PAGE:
Explaining movements in daily stock prices is one of the most difficult tasks in modern finance. A recent working paper contributes to the existing literature by documenting the impact of geomagnetic storms on international stock market returns.
A large body of psychological research has shown that geomagnetic storms have a profound effect on people’s moods, and, in turn, people’s moods have been found to be related to human behavior, judgments and decisions about risk. An important finding of this literature is that people often attribute their feelings and emotions to the wrong source, leading to incorrect judgments. Specifically, people affected by geomagnetic storms may be more inclined to sell stocks on stormy days because they incorrectly attribute their bad mood to negative economic prospects rather than bad environmental conditions. Misattribution of mood and pessimistic choices can translate into a relatively higher demand for riskless assets, causing the price of risky assets to fall or to rise less quickly than they otherwise would.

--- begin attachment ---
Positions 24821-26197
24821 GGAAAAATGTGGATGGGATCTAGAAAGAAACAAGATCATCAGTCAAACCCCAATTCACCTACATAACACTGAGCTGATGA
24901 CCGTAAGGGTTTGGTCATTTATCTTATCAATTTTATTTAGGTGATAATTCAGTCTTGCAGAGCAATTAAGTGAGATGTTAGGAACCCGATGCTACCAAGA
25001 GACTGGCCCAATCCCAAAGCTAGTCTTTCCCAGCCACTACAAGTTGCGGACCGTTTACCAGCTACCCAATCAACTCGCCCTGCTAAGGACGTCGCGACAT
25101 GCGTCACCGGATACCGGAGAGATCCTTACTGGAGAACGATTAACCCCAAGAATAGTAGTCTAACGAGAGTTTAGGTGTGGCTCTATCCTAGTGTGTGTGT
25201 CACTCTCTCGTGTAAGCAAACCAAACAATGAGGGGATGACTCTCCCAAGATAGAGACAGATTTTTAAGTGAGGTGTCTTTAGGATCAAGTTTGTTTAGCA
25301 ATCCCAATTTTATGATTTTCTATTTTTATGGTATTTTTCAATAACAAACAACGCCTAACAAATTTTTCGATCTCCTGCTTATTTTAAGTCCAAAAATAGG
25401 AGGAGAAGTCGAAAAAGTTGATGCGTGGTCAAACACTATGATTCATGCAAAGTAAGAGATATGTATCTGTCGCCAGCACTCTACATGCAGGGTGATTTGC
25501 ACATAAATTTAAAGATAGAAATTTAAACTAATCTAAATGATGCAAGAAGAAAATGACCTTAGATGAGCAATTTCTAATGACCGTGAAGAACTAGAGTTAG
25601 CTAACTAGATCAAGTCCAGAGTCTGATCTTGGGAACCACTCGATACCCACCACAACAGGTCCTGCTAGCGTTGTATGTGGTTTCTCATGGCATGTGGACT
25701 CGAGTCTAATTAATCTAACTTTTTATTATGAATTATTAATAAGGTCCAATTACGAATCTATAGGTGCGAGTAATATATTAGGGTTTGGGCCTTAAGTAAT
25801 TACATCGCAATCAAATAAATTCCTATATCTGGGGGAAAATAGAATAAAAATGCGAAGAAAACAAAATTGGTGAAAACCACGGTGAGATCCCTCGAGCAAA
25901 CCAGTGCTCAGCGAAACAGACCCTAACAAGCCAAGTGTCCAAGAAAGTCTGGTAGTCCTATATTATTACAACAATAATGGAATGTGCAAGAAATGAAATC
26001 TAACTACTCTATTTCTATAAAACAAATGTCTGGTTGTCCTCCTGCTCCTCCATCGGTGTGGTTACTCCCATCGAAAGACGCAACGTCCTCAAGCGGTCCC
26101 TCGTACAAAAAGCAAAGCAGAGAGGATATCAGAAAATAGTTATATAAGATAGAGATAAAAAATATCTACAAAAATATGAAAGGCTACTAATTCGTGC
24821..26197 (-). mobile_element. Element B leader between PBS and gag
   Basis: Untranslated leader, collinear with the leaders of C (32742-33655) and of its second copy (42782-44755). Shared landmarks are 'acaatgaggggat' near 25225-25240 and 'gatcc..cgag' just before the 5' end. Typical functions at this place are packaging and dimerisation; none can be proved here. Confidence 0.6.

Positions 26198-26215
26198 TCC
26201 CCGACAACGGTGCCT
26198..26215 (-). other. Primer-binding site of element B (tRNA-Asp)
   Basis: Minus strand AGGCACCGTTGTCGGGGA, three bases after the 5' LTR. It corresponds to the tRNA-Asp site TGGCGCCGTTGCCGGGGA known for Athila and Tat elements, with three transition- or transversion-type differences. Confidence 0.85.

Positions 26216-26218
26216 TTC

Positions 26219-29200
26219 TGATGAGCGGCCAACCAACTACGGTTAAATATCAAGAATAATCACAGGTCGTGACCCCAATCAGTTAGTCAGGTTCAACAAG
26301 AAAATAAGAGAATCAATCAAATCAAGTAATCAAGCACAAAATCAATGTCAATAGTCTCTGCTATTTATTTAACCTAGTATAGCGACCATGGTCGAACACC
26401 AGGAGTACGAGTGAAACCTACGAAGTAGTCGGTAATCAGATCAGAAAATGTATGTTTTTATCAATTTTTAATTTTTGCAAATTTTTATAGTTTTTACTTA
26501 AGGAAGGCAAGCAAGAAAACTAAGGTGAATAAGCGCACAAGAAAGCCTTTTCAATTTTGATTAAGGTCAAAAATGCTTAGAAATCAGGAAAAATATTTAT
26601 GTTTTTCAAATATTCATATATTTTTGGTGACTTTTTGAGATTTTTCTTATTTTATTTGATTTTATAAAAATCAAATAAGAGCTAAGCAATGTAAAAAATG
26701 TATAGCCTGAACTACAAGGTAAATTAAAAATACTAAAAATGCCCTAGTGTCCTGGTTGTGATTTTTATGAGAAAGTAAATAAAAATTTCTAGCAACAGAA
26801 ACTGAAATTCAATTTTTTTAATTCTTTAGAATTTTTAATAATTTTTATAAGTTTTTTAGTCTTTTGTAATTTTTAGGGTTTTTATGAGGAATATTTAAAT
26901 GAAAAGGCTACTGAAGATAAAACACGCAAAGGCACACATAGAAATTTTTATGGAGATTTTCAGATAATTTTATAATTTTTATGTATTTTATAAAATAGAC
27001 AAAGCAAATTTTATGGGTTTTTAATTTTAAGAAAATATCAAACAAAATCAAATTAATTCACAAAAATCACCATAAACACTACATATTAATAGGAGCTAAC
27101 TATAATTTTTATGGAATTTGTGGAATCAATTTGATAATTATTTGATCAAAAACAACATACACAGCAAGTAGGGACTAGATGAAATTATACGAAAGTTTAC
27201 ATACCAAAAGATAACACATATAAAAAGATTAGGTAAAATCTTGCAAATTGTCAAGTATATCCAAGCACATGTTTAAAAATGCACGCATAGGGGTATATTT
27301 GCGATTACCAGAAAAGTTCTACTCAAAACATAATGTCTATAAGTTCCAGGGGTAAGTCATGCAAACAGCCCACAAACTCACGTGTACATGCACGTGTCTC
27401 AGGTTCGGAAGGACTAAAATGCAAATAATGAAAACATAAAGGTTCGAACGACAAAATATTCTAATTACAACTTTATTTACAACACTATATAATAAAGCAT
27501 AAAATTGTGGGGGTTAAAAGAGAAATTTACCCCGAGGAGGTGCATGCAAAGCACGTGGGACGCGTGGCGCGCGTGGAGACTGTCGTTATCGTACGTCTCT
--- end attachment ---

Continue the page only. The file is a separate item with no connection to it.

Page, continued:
Authors Anna Krivelyova and Cesare Robotti find strong empirical support in favor of a geomagnetic-storm effect in stock returns after controlling for market seasonals and other environmental and behavioral factors. Unusually high levels of geomagnetic activity have a negative and statistically significant effect on the following week’s stock returns for nine out of 10 countries and 12 out of 13 indices in the authors’ sample. The paper also provides evidence of substantially higher returns around the world during periods of quiet geomagnetic activity. The effect appears to be relevant from an economic point of view.